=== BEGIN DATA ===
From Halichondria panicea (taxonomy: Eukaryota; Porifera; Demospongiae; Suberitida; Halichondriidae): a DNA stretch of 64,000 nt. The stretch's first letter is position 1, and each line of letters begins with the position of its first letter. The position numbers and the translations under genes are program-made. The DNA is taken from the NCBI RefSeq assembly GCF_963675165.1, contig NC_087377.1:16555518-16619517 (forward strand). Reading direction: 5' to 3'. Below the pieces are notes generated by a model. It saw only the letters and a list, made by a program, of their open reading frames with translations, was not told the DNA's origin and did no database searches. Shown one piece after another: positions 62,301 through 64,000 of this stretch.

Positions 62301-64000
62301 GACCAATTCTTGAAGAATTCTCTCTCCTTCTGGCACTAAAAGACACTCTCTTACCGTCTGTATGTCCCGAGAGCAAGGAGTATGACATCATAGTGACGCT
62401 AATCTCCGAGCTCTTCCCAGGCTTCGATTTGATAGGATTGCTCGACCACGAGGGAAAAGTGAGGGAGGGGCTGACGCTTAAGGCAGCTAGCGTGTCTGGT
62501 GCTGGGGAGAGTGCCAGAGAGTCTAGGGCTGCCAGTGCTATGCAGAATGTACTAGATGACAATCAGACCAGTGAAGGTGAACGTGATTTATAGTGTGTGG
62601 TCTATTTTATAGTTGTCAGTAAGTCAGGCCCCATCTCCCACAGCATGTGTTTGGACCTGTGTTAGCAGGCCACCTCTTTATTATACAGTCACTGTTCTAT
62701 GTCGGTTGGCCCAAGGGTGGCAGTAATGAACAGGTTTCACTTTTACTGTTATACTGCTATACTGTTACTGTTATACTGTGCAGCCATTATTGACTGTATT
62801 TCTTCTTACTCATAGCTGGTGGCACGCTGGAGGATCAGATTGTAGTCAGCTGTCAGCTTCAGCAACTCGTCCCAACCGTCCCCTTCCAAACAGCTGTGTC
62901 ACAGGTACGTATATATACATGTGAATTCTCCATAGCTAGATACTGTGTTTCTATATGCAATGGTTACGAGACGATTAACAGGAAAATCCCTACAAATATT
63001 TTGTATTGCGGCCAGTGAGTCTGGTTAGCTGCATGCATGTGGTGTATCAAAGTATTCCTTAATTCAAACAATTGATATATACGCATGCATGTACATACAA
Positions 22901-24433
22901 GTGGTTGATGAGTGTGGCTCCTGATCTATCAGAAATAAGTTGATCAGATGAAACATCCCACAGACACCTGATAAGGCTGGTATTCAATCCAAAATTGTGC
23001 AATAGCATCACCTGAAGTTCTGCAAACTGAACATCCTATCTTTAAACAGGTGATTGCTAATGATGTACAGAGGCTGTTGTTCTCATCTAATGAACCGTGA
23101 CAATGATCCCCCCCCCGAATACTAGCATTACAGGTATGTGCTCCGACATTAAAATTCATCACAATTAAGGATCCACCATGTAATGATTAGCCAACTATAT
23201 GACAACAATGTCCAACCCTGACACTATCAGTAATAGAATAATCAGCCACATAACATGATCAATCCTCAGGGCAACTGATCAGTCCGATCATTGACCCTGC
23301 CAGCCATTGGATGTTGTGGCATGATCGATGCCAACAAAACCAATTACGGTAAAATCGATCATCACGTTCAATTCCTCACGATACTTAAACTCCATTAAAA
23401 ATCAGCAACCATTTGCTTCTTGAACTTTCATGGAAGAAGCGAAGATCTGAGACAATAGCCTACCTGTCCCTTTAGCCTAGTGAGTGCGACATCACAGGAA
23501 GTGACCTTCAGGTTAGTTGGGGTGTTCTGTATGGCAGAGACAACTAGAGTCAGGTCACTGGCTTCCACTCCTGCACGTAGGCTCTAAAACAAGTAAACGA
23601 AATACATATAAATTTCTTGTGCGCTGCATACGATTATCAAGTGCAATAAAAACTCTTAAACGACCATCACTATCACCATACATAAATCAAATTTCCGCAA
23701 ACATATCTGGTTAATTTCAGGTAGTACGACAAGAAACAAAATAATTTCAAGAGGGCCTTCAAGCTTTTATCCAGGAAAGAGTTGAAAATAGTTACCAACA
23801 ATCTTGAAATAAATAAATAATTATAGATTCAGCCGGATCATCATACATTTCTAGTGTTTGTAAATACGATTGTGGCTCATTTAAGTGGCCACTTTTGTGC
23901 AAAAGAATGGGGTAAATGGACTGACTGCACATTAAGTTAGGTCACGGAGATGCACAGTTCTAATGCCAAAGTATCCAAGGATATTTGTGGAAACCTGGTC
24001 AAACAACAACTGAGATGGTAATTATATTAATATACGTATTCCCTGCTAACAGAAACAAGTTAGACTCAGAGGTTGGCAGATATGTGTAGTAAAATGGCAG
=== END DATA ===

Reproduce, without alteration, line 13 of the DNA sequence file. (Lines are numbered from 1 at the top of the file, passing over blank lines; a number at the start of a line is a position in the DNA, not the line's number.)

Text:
23001 AATAGCATCACCTGAAGTTCTGCAAACTGAACATCCTATCTTTAAACAGGTGATTGCTAATGATGTACAGAGGCTGTTGTTCTCATCTAATGAACCGTGA